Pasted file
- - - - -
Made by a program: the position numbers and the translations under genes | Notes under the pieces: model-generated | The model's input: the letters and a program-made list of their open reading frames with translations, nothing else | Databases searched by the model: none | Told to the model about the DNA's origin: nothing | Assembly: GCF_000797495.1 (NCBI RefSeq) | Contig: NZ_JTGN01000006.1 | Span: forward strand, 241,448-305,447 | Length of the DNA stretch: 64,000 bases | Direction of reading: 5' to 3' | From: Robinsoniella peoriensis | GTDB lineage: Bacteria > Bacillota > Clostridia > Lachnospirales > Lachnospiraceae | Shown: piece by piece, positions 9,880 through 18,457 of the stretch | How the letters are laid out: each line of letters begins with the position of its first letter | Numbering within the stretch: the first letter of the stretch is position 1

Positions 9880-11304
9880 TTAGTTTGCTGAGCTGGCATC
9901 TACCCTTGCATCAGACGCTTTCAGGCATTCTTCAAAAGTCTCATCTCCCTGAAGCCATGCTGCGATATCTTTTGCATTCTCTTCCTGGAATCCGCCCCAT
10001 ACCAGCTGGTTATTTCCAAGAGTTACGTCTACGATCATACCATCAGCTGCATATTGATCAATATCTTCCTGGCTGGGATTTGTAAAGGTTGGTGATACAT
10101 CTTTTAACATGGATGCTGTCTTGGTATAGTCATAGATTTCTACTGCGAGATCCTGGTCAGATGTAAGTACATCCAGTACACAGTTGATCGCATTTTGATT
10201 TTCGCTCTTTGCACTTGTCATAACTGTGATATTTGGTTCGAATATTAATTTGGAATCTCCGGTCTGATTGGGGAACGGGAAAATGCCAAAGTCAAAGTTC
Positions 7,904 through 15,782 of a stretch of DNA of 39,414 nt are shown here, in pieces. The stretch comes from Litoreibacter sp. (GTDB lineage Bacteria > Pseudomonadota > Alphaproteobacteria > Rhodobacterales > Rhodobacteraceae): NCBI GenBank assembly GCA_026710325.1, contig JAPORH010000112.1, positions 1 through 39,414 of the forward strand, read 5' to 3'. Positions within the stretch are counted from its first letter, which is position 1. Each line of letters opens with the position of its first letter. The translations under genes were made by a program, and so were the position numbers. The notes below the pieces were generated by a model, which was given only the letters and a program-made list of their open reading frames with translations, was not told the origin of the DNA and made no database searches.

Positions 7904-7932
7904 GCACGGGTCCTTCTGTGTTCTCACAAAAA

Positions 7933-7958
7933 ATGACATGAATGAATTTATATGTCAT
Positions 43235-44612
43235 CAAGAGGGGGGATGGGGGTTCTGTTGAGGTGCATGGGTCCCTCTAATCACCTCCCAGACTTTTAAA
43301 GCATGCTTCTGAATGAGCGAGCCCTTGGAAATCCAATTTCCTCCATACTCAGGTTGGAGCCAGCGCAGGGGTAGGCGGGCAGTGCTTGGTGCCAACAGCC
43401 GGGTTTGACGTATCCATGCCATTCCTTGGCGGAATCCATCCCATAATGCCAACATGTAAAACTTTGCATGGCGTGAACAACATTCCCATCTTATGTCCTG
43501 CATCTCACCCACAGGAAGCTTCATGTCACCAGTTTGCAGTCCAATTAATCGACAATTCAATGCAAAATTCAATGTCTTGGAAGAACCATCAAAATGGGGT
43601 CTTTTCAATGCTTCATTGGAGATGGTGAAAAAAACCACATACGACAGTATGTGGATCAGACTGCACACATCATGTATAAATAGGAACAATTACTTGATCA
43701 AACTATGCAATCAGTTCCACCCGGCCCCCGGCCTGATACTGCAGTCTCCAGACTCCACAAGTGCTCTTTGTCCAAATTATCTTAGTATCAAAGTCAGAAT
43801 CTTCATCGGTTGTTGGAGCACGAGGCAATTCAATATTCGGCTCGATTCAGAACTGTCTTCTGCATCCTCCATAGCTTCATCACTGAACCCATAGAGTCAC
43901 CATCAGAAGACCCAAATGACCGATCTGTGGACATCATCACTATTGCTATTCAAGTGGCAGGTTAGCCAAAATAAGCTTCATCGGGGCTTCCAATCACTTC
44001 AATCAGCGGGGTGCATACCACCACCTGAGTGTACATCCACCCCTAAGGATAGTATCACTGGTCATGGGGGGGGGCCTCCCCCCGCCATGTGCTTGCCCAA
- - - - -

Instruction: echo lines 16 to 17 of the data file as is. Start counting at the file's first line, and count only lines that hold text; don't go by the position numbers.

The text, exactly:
43401 GGGTTTGACGTATCCATGCCATTCCTTGGCGGAATCCATCCCATAATGCCAACATGTAAAACTTTGCATGGCGTGAACAACATTCCCATCTTATGTCCTG
43501 CATCTCACCCACAGGAAGCTTCATGTCACCAGTTTGCAGTCCAATTAATCGACAATTCAATGCAAAATTCAATGTCTTGGAAGAACCATCAAAATGGGGT